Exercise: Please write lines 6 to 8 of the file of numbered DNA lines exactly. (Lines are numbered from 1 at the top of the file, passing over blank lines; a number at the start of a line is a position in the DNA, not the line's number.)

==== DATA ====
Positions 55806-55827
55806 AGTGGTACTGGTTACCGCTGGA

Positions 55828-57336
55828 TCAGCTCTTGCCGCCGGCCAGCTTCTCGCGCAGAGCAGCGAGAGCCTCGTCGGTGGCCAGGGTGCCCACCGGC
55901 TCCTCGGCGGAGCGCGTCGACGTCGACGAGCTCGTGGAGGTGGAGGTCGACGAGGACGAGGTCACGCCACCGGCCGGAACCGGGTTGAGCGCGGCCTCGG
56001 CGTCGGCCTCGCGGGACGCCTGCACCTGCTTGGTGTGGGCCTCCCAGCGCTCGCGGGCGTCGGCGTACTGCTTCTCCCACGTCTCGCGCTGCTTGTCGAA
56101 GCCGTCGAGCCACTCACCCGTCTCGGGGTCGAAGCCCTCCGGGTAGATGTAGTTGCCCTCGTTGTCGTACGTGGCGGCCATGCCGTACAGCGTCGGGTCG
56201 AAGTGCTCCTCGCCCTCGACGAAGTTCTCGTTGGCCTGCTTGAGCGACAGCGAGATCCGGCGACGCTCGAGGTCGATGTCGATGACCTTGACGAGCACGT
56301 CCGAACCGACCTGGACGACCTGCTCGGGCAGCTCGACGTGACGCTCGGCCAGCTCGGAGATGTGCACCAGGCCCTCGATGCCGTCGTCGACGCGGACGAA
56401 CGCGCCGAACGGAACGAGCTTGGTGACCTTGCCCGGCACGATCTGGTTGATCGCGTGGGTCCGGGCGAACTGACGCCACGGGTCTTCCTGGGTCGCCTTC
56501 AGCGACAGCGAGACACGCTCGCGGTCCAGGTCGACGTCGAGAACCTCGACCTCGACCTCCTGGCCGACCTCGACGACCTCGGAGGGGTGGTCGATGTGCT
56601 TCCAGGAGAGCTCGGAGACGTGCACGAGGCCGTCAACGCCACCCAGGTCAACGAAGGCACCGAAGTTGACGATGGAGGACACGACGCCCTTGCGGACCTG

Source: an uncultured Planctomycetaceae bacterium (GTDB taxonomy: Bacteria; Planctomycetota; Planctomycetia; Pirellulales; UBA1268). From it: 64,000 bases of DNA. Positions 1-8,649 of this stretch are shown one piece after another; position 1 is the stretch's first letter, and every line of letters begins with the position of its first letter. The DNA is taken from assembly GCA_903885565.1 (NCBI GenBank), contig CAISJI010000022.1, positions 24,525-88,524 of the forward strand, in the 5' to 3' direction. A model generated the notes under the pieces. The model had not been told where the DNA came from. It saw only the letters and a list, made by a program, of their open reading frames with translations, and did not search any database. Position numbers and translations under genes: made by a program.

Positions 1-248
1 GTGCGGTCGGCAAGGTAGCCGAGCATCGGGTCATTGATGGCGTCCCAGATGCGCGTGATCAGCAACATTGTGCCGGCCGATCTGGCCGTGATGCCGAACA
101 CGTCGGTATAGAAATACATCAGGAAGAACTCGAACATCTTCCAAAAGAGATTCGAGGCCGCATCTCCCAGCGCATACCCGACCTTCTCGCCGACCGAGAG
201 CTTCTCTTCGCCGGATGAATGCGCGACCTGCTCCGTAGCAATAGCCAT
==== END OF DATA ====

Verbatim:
56001 CGTCGGCCTCGCGGGACGCCTGCACCTGCTTGGTGTGGGCCTCCCAGCGCTCGCGGGCGTCGGCGTACTGCTTCTCCCACGTCTCGCGCTGCTTGTCGAA
56101 GCCGTCGAGCCACTCACCCGTCTCGGGGTCGAAGCCCTCCGGGTAGATGTAGTTGCCCTCGTTGTCGTACGTGGCGGCCATGCCGTACAGCGTCGGGTCG
56201 AAGTGCTCCTCGCCCTCGACGAAGTTCTCGTTGGCCTGCTTGAGCGACAGCGAGATCCGGCGACGCTCGAGGTCGATGTCGATGACCTTGACGAGCACGT